Art Thieme Recalls John Lee Hooker, Michael Bloomfield and Big Joe Williams

Art Thieme (pictured) has been called a "Midwestern folksinger, punster and raconteur", and "America's best-loved troubadour". He was a witness and contributor to the Chicago folk & blues scene in the early 1960's, and sometimes shared his well-told recollections on the web. The stories included here are culled from a thread on the Mudcat discussion forum.

An Evening With John Lee Hooker & Mike Bloomfield:
Me and Don Wilson (the cover artist on Robert Johnson's second LP of reissues released on Columbia) were standing by the curb somewhere around where Rush St. and State St. come together in Chicago--near a below ground folk club called the Fickle Pickle. A car screeched to a stop right where we were standing. It was Bloomfield, manic and excited, and he yelled something like, "Come on, John Lee Hooker is in town for one night."
We headed out to a dance hall somewhere on the West side of town on W. Roosevelt Road (12th St.) Up a long steep flight of stairs was a really basic large space where things were happening. John Lee was doing his thing, folks were dancing and drinking and, as the night wore on, somehow, John Lee heard that his harp player was getting more money than he was because he was also taking tickets at the door there. John Lee was pissed and held a one-man work stoppage; said he wouldn't play until he was given more money for the gig. As a result, Mike was asked to play some. (It seemed that he was well known in that dancehall.)
Well, he did that--and everyone loved him. Folks didn't want him to stop, but Mr. Hooker thought twice about his one-man strike in the light of this new scab labor. He made it known that he wanted to be back on that stage!! Mike moved graciously away and John Lee continued right from where he left off, I think. But it's hard to say because everything John Lee Hooker does sounds alike---at least it does to me--anyhow.

I don't think the problem with the pay went anywhere after that. All seemed forgotten---and/or forgiven.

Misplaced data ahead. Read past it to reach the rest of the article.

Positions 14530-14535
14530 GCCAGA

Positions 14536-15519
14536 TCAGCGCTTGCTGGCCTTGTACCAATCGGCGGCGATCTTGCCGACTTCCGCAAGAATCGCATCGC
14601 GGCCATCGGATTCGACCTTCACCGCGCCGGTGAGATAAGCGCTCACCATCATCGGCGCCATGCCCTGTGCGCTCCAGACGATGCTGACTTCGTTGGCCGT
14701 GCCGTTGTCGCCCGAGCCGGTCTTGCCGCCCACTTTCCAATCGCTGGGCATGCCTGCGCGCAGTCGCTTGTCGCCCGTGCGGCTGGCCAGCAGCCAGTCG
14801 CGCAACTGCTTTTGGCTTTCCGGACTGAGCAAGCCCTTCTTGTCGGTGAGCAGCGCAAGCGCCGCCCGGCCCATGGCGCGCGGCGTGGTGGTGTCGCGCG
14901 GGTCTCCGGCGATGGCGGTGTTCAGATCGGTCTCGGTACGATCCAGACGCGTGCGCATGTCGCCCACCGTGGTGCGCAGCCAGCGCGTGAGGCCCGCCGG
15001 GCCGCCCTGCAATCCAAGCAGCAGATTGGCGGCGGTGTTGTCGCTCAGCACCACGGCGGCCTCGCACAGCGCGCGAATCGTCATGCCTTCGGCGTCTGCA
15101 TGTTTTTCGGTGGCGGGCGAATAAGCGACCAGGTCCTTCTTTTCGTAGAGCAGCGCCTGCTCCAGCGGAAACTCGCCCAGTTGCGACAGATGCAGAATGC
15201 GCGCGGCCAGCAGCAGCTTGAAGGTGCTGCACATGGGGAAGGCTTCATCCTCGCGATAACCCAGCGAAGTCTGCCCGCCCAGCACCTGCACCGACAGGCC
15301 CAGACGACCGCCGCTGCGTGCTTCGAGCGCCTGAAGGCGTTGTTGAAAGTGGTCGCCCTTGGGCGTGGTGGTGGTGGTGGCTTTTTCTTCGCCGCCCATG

Several years later after the Electric Flag and other ventures I had to write the obituary for Mike Bloomfield in Come For To Sing magazine. It was one of the hardest writing jobs I ever did. All I really remember about it was how damn mad I was with Mike---for, seemingly, tossing it all away. Same with Butterfield and so many others. Just a huge damn waste.

Still, it's fun remembering this and writing it out. I can almost smell that place...

About Big Joe Williams' 9-string guitar:
Now, Big Joe. He was one of a kind. I used to hear him at a place called the Blind Pig in Chicago and I did tail around after him in Chicago when I was about hobbit height. His 9-string was a regular 6-string with a metal strip of 3 extra tuners stuck onto the end of the tuning wood stock. One tuner was out there about an inch and a half off the neck and the string was guided to the right place by winding it around a screw head sticking up.

(The strings attached to a tail piece on that incarnation of Joe's guitar--but it would look different on occasion--if ya know what I mean.---Two ball-end strings to each single anchor hole. No idea how he tuned it except the last/bottom high 2 pairs were unison--like a 12-string guitar. The third pair may have been octaves. As I remember it, there were at least 2 pair of doubled stings--usually 3---but it was hard to say which of the third set of two would be doubled on any given day. Sometimes a string broke and was just ignored by Joe for the next week or two.)

The last I saw of Big Joe was in '64 before I headed East for the summer. I was asked by Bob Koester of Delmar Records (later Delmark Records) to, if I could, look into the Library Of Congress Archive Of Folk Song files to see what Blind Lemon Jefferson 78s they might have from the Broadway and Paramount Records labels and a few others. (They didn't have much in 78s back then, and they may not now. They weren't record collectors there.)

I remember getting a postcard from Bob Koester while I was in D.C. saying something like, "Big Joe played a bar and a fracas broke out. Joe almost killed bluesman Jimmy Brown and left town pretty darn quick."---I don't remember Joe ever coming back to Chicago after that.

About Big Joe Williams' set at the University Of Chicago Folk Festival in the early 60s:
(Big Joe) sat down to play and it became pretty obvious that the crotch was worn out in his pants. Someone from the Folklore Society came out and whispered a few words to Joe. He left the stage and an un-announced intermission ensued.

On returning to the stage, Joe sat down and did his whole set with about 25 or more safety pins holding his pants together; and when the spotlight hit those safety pins, it was like being at a dance with one of those big mirrored reflecting balls (no pun intended) shooting a light show everywhere.

It was just great! One of those things ya don't forget!

Used by Permission


Originally posted on
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Reprinted with kind permission from Mr. Thieme and Joe Offer at the Mudcat.
Sincere thanks to both gentlemen for their gracious cooperation.